My recent trip to Kalamazoo was fun, productive and tiring. With so much to do I had very little down time, but that's the way it usually is when I go home. Genealogically speaking, I was able to cross a number of things off my list. One big thing was to look at the court records relating to the Christmas morning murder of my grandma's sister (Christmas Morning Murderer Gets Off Easy). I'll describe what I found later because I still haven't had time to read everything over and process it. For now I'll share a few tips for finding old circuit court records in Kalamazoo based on my recent experience.
The circuit court records I was looking for were criminal cases or chancery cases (divorces and other cases in which a judge had to determine what was fair in a dispute between two parties). If you want to examine records for either of these types of cases the first thing you will need to do is to find the docket and case number. Depending on the year in which the case was filed you will need to look in the clerk's office at the court house on Kalamazoo avenue or in the index at the WMU Archives. Here are the lessons I learned while tracking down records.
Always look in the index yourself. While at the court house I asked to examine the chancery index book to search for a few divorce cases. The clerk brought out one book, but not ones covering other years I was interested in. Instead, she asked me for the specific names I was looking for and came back to inform me she couldn't find them. I thought that was strange, but didn't press the issue as I was out of time. The following day at the WMU Archives, I was searching the chancery index on microfilm looking for any cases involving my people. I wanted to jump out of my chair when found two of the divorce cases the court clerk said she couldn't find. Though the microfilmed chancery records at WMU only go into 1934, and therefore I couldn't immediately satisfy my curiosity, the index goes through at least May 1941. The names I was looking for were clearly written so I can only conclude that the court clerk was in a hurry and overlooked them. As we genealogists are more used to searching for certain names (and can pick one out even when we aren't looking for it) always ask to look in the index yourself, rather than relying on someone who has nothing invested in the project.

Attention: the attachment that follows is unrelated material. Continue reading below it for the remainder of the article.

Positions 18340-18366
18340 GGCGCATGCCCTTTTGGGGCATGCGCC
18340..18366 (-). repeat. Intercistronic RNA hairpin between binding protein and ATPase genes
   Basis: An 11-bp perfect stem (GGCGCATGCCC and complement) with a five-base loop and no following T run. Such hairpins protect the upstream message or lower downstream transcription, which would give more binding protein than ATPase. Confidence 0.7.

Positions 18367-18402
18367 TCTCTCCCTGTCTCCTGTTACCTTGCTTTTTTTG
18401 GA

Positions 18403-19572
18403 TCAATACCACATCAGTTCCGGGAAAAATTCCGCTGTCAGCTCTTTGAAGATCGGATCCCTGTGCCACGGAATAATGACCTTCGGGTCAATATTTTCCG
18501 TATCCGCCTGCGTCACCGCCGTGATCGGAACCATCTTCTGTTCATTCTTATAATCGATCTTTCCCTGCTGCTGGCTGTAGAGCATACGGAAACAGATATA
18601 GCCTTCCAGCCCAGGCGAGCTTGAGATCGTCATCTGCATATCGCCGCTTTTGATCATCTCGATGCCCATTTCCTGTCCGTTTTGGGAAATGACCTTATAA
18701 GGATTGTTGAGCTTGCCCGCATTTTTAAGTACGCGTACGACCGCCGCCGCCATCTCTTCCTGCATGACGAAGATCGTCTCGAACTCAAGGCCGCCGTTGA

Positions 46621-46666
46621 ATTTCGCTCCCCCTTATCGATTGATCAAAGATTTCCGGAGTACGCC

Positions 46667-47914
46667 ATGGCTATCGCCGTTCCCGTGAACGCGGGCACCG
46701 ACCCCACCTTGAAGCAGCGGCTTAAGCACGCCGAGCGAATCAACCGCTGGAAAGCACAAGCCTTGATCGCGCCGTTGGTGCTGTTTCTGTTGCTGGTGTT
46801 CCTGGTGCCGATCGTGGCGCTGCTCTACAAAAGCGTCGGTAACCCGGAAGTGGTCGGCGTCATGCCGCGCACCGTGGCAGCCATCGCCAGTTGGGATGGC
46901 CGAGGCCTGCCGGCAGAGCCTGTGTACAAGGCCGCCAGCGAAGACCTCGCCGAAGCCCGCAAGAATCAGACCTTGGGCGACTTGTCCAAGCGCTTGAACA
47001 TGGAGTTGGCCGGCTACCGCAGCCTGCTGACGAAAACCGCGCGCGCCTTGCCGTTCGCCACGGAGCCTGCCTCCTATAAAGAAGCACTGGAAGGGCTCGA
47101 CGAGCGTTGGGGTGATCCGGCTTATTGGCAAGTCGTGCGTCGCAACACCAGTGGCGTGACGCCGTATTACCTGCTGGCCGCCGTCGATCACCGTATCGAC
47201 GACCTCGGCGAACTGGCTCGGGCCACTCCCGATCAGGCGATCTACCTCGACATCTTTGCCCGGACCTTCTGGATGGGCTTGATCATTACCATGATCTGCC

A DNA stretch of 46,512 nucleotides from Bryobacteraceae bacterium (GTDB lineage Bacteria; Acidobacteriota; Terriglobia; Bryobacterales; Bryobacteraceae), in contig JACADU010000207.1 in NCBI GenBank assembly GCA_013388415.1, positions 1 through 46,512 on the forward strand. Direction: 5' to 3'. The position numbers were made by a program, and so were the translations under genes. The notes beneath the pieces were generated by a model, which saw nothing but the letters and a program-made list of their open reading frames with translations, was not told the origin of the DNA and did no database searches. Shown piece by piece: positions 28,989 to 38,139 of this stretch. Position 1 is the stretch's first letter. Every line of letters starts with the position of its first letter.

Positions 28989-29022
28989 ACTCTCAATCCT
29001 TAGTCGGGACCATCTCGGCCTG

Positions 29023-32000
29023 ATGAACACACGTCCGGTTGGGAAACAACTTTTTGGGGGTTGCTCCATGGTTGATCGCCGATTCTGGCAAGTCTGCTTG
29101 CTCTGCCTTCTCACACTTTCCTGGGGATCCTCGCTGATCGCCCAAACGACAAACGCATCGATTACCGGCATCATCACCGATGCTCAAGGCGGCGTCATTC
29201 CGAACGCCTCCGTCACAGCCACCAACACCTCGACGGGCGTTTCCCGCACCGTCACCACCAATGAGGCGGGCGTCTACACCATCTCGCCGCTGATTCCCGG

Circuit court records are not always on site. Old records (prior to 1980) still in possession of the Kalamazoo county circuit court are located “six hours north” of Kalamazoo. So, if you want to look at them you need to plan ahead. Armed with the docket and case number from the index you can request that the records be retrieved from wherever in the upper peninsula they are stored. I guess in the case of a nuclear holocaust they will be safe. You should request the documents about a week in advance and keep in mind that deliveries are received on Tuesdays. Even at the WMU archives, old court records that have not been microfilmed are located off site so you should ask that records be pulled in advance of your visit.
Not all chancery cases were microfilmed by the LDS. A year ago I found out the hard way that the LDS church did not microfilm all chancery cases. You can imagine my surprise when I scrolled through the microfilmed records at the WMU Archives only to discover that the case number I was seeking was notably absent. It seems that the LDS selected divorce cases or those in which the names of the parties involved were different for microfilming. I had two cases in which a mother sued her kids (it turns out they were mooching or stealing from her). The records were available, but had to be retrieved from storage. Unfortunately, I was at the end of my visit. I waited in suspense for my mother to return to the Archives to peruse the documents and call me to tell me what the cases were about.
Be prepared to take a lot of notes or bring a lot of cash. The court house does not allow cameras. I don't know if mobile scanners are permitted. This is unfortunate as copy charges at the court house are pretty steep at $1 per page. After quickly flipping through the files I requested I carefully flagged items for copying and handed the stack of records to one of the clerks. Much to my dismay she informed me that copying of the court stenographer's record was all or nothing. I could not cherry pick pages for copying. As I was pressed for time, had found many things I wanted to examine more closely and I had already waited a whole year to see the records and could not come to the courthouse whenever I had a spare moment, I pulled some more money from my wallet. I would also recommend that you count the number of pages you wish to have copied so you know exactly how much it should cost. And be sure to inform the clerk that you do NOT want certified copies because that costs more.
Now that I'm back home I hope to find the time, eventually, to thoroughly read over everything. I hope to find some useful information in the pages of the stenographer's record that I had not initially intended to copy. At least now I can pore over it at my leisure.